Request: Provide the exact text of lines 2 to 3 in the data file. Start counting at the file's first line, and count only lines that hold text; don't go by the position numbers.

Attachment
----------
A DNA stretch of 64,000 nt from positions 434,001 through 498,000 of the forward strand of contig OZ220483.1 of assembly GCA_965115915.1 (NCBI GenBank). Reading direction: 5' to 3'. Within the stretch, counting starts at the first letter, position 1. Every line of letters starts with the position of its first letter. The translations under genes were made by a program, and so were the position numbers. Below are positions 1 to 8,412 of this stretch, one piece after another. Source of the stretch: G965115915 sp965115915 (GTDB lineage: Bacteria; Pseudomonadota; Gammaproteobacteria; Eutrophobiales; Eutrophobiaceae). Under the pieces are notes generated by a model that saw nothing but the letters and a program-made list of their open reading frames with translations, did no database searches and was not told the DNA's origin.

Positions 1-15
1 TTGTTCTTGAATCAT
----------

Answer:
Positions 1-15
1 TTGTTCTTGAATCAT